Welcome to Maine Crime Writers inaugural blog. I get the honor of writing it not because I’m the most stellar writer. Rather, it comes down to this: I’m the person so daunted by the task of mastering social media that I recruited a whole group of great writers to join me, hoping that, in the motto of my small home town of Union, Maine—In Union, there is strength. Individually, some of us would fly and others might flounder. Together, we’ll have the pleasure of each other’s company, the treat each day of reading thoughtful and entertaining posts by writers we already admire, and the opportunity to learn from each other.
Way back in 1993, when I sold my first Thea Kozak mystery, my wise husband said, “Congratulations. Now you have two jobs. You still have the job of writing the next good book. You now also have the job of publicizing and promoting your books.” Not long after that, I went to my first mystery conference out in Omaha, Nebraska. It was my first introduction to a lot of things. Among them was the excitement of being with a whole group of people who did what I was doing. I was thrilled when I heard another writer talking about the voices in her head demanding to be let out. It was comforting to know that in our profession having imaginary friends was okay. Other writers shared their frustration about those times when the story “wouldn’t write” or the editor wanted something near and dear changed. I also came back from Omaha clutching a little slip of paper on which someone had written: Join Sisters in Crime.
I followed that advice and learned how valuable it could be to belong to a community of writers. Over the years, I’ve belonged to several communities—some official and some unofficial. And one community which has given me great pleasure and support has been the community of Maine mystery writers. I’ve met some of the writers in this group through Sisters in Crime. Some through the New England Crime Bake, a mystery conference featuring New England authors held each November. And I’ve met many, or gotten to know them better, through doing library events.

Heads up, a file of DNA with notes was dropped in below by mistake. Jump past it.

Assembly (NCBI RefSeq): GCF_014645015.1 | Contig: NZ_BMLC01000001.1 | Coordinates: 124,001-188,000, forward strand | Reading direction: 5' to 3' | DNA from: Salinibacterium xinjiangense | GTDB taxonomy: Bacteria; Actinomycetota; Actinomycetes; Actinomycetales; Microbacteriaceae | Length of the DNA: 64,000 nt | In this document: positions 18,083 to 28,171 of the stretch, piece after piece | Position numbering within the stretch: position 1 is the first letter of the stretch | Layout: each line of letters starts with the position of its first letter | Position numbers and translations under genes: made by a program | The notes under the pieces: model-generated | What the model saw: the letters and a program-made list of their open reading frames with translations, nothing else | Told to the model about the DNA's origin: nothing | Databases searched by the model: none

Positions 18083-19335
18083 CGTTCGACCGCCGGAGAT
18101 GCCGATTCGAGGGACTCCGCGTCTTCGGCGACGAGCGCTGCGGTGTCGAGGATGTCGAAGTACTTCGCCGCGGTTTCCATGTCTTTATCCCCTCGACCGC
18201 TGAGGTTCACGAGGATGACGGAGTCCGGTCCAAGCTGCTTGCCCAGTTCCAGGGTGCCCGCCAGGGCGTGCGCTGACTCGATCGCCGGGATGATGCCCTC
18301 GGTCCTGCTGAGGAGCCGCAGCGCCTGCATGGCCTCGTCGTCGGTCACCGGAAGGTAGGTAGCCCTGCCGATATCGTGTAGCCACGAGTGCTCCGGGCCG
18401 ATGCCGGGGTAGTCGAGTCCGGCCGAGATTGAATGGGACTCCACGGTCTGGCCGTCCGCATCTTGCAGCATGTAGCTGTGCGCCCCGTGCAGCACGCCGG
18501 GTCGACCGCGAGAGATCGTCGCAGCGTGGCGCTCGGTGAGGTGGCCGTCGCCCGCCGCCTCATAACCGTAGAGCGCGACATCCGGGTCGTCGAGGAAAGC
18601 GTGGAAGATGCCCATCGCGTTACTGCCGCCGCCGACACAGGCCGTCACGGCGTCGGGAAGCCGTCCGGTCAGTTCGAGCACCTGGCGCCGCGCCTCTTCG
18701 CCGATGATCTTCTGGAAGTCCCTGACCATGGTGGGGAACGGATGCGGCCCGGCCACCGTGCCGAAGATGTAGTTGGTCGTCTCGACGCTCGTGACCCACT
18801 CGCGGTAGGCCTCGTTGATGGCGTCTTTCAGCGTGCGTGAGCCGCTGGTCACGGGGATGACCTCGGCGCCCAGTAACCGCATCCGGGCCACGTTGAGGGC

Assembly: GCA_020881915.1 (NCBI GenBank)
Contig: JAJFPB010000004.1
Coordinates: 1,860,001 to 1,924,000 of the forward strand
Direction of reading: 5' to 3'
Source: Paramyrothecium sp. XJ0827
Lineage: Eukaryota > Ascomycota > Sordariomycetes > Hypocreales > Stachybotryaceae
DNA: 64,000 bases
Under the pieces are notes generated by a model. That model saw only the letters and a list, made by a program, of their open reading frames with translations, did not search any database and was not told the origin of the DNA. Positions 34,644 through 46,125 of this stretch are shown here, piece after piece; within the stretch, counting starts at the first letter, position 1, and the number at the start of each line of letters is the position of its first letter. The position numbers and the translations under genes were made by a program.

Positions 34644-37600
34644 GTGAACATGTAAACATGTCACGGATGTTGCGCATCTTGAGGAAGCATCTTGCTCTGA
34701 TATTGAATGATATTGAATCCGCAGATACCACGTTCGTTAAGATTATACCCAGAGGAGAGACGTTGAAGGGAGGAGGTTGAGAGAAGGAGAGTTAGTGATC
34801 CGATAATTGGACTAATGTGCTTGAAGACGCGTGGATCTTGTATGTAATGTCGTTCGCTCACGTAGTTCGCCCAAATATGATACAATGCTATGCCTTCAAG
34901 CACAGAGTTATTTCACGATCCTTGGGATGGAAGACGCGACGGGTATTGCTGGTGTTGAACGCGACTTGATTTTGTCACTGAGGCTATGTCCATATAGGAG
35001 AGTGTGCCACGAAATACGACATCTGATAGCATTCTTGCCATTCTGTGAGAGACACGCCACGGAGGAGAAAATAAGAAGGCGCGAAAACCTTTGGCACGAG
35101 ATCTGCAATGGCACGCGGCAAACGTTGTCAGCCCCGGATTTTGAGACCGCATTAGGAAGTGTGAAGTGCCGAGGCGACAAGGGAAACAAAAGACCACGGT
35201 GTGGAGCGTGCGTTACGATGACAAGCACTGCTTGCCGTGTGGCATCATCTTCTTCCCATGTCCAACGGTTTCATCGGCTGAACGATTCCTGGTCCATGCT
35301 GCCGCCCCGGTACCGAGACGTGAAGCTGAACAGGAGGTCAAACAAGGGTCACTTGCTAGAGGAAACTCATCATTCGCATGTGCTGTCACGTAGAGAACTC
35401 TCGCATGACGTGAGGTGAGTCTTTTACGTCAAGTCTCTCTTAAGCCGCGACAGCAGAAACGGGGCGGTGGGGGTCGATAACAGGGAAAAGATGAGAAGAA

Nearly two years ago, at an event at the Camden Public Library, Jim Hayman suggested that some of us get together and blog. It seemed like a great idea. Jim and Gerry Boyle and I were all writing books about Portland and cops. But I waited for Jim to organize it and it never seemed to happen. Then, earlier this year, with the constant admonitions of publicists that writers must master “social media” ringing in my ears, I was sitting in a bar in Brunswick with my friend Lea Wait. We were commiserating about all the ways that the necessity to publicize oneself nips away at the time we have for writing. And I floated the idea of doing it as a group. We’d have the advantage of many voices to draw readers to our site. Instead of struggling to think of clever things to blog about, we’d be able to write thoughtful blogs, to respond to each other’s ideas, and once a week, we could blog together on a topic of interest to the group.
I guess I wasn’t alone in thinking it might be fun to try, because now we are ten. (I try not to think about ten little Indians.) I’m excited to be part of this group. Looking forward to what Gerry will write tomorrow, what Kathy Lynn Emerson/Kaitlyn Dunnett will write the following day, and then what Vicki Doudera will write. Then, on Sundays, we’ll be writing as group. This week’s topic is Research Stories, and there will be some good ones.
So, dear readers, I hope you’ll find our site congenial and want to come and visit with us often. And we don’t intend for this to be a one-way street. If you’ve got ideas about topics we should discuss, know characters we should interview, have questions about crime writing you’ve always wanted to ask, we’d love to hear from you. We also want to hear about special Maine places that our readers might not know about. Your favorite recipes for blueberries, or chowder, or New England baked beans. We’ll be talking about what we’re reading, and we hope you’ll talk back about what you’re reading.